In his haste Mr. Jocelyn had not carefully gauged his syringe, and the over-amount of morphia thrown into his system so stimulated him that his words appeared exceedingly irrational to the young man, whose judgment was based on unusual shrewdness and common-sense. He was greatly puzzled by the sudden change in his companion. It was evident that he had not been drinking, for his breath was untainted and his utterance was natural. But his face was flushed, and he seemed possessed by a strange, unbalanced mental exaltation which led him to speak as no sensible man ought in any circumstances, and certainly not to a stranger. Roger therefore interrupted him saying, "I shall respect your confidence, Mr. Jocelyn, and will never repeat what you have said. Please let me suggest, however, that it would be wise not to speak so frankly to others, since they might take advantage of you."

"Please let me assure YOU," resumed Mr. Jocelyn, with the most impressive dignity, "that I am a man of the world, and that I have seen a great deal of the world. I can read men as you would read a book. If you were not trustworthy I should know it at a glance. Did you not see how I treated that young jackanapes? His wealth and elegance did not impose upon me in the least. You are trustworthy. You have a large, aspiring mind, and yet you know your station; you would not dream of presuming. What does it signify that we are poor for the moment? True Southern blood is in our veins, and I have a dozen plans for securing large wealth. When that day comes I shall remember those who basely turned their backs on us in our brief obscurity;" and thus he rambled on, while Roger listened coldly and in silence.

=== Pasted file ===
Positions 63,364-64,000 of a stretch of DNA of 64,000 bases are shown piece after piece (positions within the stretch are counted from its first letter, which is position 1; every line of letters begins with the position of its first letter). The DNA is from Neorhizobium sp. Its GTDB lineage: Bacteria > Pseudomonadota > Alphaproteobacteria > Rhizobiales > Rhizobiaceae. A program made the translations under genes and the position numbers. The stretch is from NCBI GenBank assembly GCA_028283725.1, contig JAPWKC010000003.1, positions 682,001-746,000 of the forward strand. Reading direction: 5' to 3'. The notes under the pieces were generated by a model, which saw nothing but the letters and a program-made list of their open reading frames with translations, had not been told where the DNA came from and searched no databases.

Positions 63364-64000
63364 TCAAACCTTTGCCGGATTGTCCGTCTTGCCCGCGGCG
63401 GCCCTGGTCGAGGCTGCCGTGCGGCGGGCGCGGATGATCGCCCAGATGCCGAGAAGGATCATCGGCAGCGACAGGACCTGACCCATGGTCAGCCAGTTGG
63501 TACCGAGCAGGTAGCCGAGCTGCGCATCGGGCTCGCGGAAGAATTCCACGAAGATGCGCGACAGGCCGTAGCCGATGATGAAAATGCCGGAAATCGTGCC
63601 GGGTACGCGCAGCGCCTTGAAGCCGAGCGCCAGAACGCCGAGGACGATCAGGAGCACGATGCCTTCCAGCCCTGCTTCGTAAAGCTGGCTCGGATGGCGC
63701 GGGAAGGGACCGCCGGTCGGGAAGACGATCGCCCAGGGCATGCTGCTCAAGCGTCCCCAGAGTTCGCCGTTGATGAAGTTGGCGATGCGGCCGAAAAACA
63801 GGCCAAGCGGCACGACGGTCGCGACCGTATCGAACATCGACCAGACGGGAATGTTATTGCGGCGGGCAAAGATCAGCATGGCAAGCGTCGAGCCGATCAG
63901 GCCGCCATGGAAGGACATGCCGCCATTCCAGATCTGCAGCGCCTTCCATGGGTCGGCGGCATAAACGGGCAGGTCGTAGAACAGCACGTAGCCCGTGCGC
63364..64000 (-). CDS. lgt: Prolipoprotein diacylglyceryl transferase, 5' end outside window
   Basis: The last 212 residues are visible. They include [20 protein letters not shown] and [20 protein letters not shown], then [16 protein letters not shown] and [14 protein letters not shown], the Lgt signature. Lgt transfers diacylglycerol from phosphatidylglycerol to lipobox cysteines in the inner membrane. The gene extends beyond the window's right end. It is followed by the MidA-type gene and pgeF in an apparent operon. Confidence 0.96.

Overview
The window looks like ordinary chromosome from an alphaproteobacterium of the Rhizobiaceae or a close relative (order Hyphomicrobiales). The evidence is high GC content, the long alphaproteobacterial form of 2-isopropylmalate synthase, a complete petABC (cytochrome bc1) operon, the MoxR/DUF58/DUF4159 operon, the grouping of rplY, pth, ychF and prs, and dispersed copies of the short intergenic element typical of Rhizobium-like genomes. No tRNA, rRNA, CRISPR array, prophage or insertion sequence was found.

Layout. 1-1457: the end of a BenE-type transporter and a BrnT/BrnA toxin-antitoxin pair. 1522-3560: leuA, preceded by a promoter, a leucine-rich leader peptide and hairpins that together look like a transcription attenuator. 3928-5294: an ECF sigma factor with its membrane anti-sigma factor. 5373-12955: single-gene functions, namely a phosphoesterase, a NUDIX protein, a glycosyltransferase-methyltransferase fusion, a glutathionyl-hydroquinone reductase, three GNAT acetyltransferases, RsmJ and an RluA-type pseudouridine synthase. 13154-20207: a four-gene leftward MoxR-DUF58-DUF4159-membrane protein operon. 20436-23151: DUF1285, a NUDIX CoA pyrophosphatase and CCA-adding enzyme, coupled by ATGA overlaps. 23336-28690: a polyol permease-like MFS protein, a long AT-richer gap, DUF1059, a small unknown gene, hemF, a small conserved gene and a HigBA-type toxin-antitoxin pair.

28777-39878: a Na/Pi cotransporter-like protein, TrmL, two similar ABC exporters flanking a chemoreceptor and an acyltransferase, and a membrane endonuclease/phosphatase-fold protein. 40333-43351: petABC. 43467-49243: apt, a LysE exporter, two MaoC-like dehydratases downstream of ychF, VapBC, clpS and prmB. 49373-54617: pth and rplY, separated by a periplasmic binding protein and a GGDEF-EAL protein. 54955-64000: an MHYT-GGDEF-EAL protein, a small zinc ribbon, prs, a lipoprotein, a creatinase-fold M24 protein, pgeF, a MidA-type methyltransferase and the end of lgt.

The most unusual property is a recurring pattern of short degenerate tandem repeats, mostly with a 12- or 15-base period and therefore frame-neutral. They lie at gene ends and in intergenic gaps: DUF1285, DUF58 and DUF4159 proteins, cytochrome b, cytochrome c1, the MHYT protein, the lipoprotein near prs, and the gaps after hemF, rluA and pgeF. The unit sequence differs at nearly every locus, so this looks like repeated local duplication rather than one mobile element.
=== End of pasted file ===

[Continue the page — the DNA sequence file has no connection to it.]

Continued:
"There is method is his madness," he said to himself; "he is not so daft but that he hints broadly I must keep my station and not be 'presuming.' His proud daughter hints as much still more plainly. Well, we'll see whose dreams find the larger fulfilment--his or mine."

By the time they reached the landing the sun was low in the west, and his companion had become comparatively silent, dreamy, and abstracted. Half an hour later Roger went on board of the boat with some solicitude to see how he was faring. Mr. Jocelyn started out of what appeared a deep reverie as Roger addressed him, and said, after a moment's thought, "Please say to my family that you left me well, and safely on my way," and with a quiet and rather distant bow he resumed his absorbing thoughts.

The steamer moved away, but instead of returning directly home Roger went back to the hotel. Even amid the hallucinations of opium the father had too much instinctive delicacy to mention Mildred's name or to make any reference to Arnold's intentions; but the quick-witted fellow gained the impression that the elegant young stranger had been a welcome and favored suitor in the past better days, and he had a consuming wish to see and study the kind of man that he surmised had been pleasing to Mildred. As he rode along, pity for the girl took the place of resentment. "Not our plain little farmhouse, but the fashionable hotel, is the place where she would feel the most at home," he thought. "And yet she is going to a tenement-house! There, too, she'll stay, I fear, for all that her father will ever do for her. If he's not off his balance, I never saw a man that was."